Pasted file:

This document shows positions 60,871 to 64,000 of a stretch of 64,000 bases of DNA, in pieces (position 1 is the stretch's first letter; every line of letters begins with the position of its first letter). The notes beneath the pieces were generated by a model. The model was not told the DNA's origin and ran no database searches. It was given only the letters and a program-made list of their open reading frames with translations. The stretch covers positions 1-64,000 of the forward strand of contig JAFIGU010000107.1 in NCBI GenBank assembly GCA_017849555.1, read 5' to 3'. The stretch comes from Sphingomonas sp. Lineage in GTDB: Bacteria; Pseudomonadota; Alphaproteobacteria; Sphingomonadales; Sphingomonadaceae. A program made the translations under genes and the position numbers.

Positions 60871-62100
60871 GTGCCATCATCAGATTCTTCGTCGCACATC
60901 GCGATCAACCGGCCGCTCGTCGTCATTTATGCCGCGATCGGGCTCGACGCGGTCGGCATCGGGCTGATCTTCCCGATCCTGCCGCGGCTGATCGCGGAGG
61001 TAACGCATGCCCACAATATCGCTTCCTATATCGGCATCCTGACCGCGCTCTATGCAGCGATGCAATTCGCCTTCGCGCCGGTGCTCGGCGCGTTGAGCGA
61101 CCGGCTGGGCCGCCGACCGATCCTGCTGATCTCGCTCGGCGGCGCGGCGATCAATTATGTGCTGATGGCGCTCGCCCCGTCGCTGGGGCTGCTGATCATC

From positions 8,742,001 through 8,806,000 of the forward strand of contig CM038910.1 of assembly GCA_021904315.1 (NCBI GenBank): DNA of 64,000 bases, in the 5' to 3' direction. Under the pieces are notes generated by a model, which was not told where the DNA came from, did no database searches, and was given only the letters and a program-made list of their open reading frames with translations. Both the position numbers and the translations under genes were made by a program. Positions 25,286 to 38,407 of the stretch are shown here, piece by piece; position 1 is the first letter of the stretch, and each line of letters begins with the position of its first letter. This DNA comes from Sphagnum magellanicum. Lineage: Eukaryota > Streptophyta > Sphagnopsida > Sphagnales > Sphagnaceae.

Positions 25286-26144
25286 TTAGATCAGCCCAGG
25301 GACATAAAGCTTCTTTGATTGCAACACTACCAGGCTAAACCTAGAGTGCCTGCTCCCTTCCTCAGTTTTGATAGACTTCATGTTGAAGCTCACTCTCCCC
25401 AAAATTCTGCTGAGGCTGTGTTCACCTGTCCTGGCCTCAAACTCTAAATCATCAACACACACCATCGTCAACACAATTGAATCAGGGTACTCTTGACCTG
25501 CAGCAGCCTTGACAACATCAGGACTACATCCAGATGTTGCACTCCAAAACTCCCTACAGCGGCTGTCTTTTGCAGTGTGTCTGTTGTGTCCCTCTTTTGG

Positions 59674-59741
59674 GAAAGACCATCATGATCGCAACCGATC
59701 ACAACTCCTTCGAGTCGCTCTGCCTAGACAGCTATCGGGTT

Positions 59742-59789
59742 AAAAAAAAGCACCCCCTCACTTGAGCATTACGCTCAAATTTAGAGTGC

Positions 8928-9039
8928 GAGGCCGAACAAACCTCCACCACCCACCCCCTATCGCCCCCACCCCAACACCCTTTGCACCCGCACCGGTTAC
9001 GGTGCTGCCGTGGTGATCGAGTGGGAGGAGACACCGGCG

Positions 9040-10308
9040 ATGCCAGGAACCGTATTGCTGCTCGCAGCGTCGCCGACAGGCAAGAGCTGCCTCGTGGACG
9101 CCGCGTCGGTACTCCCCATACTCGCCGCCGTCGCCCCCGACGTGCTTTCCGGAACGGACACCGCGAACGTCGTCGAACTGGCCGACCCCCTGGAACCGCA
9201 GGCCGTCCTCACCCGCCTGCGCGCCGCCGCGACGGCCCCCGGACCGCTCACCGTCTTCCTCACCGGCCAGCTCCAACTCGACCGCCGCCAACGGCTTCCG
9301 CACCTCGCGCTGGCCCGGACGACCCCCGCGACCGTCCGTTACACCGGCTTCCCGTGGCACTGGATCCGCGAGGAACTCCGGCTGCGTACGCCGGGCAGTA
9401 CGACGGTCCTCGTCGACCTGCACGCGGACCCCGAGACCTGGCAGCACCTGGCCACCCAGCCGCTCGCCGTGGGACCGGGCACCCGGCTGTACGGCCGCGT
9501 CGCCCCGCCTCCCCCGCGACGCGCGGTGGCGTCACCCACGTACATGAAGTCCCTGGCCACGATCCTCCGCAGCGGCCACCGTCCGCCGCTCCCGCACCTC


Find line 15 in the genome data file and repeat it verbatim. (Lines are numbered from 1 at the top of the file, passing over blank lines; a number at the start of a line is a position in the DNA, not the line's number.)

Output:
59701 ACAACTCCTTCGAGTCGCTCTGCCTAGACAGCTATCGGGTT